The Jerusalem District Planning and Building Committee gave initial approval last week to the construction of a Jewish neighborhood in the Arab village of Abu Dis on the eastern outskirts of Israel’s capital.
The neighborhood, to have 400 housing units, will be named Kedmat Tzion. Ten Jewish families currently live there in three buildings purchased by Ateret Cohanim, a nonprofit that encourages Jewish presence in eastern, mostly Arab, parts of Jerusalem.
Abu Dis, located east of the Silwan/Shiloach neighborhood and the City of David archaeological site, partly falls within Jerusalem but the majority of it is in Area B of Judea, under Palestinian Authority civil supervision and Israeli security control.
It is home to 15,000 Arab residents, the main campus of Al-Quds University, an Islamic college, P.A. government institutions and a large five-story building meant to house a future Palestinian parliament, Zman Israel reported.
Abu Dis has been named in Israeli-Palestinian negotiations as a possible future capital of a Palestinian state.
In its explanatory notes appended to the Kedmat Tzion plan submitted to the building committee, Ateret Cohanim cited “Palestinian ambitions” in Abu Dis to underscore the project’s importance.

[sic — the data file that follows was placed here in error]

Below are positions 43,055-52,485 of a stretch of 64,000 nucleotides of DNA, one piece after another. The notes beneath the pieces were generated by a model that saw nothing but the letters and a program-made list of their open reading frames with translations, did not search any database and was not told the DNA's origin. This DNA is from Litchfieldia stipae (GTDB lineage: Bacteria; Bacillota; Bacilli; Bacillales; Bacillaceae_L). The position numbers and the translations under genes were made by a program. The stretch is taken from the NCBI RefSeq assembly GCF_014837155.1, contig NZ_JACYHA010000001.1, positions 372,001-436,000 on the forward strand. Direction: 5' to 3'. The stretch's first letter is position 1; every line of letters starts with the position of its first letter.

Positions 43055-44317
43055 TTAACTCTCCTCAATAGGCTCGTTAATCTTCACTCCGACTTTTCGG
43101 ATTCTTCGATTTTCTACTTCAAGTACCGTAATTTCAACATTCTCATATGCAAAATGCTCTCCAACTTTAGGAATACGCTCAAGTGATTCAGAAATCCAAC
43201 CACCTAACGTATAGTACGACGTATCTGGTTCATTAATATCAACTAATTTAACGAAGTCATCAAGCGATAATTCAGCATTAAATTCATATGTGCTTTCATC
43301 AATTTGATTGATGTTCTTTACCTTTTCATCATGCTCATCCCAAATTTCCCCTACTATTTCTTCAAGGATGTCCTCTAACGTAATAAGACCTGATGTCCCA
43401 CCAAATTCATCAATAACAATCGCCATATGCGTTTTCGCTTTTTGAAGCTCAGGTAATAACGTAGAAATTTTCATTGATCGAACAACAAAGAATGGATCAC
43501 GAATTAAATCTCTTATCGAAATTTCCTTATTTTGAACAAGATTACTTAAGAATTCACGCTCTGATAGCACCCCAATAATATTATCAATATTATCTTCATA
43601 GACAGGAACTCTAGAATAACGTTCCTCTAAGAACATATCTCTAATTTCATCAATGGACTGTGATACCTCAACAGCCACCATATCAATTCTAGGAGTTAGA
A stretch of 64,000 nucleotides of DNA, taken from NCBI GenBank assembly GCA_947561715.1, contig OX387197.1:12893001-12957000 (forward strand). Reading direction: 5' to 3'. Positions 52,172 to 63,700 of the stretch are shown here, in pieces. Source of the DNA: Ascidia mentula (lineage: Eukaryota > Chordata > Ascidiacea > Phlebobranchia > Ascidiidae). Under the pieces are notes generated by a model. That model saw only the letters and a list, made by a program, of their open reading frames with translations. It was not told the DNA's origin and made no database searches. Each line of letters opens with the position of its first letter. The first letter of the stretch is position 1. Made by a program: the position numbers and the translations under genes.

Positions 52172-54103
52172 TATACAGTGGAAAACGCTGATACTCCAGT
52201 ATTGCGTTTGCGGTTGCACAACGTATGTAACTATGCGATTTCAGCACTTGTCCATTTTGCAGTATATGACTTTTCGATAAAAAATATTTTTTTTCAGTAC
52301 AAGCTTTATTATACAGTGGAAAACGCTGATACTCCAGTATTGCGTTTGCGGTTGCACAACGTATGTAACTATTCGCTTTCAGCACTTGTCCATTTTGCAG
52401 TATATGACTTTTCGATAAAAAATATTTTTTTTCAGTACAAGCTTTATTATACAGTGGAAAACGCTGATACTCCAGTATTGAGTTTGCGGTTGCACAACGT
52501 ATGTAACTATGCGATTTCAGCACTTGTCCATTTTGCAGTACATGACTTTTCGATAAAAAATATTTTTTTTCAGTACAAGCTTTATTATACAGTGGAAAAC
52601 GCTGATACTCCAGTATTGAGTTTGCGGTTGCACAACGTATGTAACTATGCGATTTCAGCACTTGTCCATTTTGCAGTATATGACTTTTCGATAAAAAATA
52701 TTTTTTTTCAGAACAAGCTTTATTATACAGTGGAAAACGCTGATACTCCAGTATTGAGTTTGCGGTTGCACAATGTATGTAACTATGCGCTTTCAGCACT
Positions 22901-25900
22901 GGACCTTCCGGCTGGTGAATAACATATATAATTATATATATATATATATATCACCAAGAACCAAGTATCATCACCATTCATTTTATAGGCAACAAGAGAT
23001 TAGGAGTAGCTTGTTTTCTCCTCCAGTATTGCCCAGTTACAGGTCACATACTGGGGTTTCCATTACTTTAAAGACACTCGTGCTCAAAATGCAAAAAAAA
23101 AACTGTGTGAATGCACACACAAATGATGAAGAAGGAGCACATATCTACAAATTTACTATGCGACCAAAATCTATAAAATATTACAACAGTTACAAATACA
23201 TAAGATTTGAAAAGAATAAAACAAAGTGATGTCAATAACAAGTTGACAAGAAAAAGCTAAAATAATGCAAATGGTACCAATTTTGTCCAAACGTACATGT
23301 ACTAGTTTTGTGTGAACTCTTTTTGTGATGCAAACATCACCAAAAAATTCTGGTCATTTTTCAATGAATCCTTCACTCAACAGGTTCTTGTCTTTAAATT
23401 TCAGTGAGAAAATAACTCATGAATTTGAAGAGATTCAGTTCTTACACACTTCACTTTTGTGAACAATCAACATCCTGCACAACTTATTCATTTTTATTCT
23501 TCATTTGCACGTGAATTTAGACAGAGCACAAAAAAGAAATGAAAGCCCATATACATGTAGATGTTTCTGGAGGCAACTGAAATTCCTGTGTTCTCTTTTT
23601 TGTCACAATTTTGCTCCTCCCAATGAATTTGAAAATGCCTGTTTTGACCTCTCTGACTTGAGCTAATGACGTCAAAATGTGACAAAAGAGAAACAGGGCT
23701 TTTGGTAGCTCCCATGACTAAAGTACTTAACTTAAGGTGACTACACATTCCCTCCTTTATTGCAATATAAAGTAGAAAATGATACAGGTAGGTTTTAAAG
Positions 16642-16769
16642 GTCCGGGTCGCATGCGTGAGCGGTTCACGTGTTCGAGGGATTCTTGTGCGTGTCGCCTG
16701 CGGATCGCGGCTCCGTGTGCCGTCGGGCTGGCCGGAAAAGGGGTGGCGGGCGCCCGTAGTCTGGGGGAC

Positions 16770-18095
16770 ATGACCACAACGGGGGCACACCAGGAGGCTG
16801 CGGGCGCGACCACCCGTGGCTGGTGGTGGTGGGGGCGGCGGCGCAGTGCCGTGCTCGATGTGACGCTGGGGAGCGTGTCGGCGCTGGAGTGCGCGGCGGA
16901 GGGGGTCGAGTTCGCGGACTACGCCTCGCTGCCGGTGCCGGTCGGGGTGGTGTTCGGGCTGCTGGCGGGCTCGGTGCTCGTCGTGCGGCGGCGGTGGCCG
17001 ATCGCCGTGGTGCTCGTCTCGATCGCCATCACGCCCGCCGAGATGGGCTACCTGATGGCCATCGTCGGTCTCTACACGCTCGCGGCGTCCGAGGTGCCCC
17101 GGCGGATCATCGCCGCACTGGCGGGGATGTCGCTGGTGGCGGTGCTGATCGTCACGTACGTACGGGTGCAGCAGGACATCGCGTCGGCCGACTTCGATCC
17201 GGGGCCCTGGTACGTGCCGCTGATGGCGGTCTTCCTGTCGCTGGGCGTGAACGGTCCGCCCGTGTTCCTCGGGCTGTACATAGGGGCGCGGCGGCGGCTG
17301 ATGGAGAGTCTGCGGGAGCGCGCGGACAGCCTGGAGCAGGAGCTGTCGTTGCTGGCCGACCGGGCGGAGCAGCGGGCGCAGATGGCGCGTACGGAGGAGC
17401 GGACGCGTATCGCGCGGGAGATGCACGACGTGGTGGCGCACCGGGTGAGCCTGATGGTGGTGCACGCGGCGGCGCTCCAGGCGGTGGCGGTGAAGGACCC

“Palestinian institutions in Abu Dis were built with the vision of turning the town into the capital city of Palestine and building a corridor and passage to the center of Jerusalem, thus promoting the takeover of the entire city,” the group said.
“The significance of establishing and developing the neighborhood is to create a shield for Jerusalem against Palestinian ambitions. The neighborhood will disturb the contiguity [of the area] and protect us from dividing the city,” it added.
Aryeh King, deputy mayor of Jerusalem, told Zman Israel: “I am sure that the current government, which today discussed the budgeting of the Eastern Ring Road out of an understanding of its strategic importance for the future of Jerusalem, will also advance the Kedmat Tzion neighborhood plan that is planned on the borders of the Eastern Ring Road.”
The Eastern Ring Road is meant to bypass eastern parts of Jerusalem, ease traffic congestion and better connect Israeli communities in Judea and Samaria with the capital.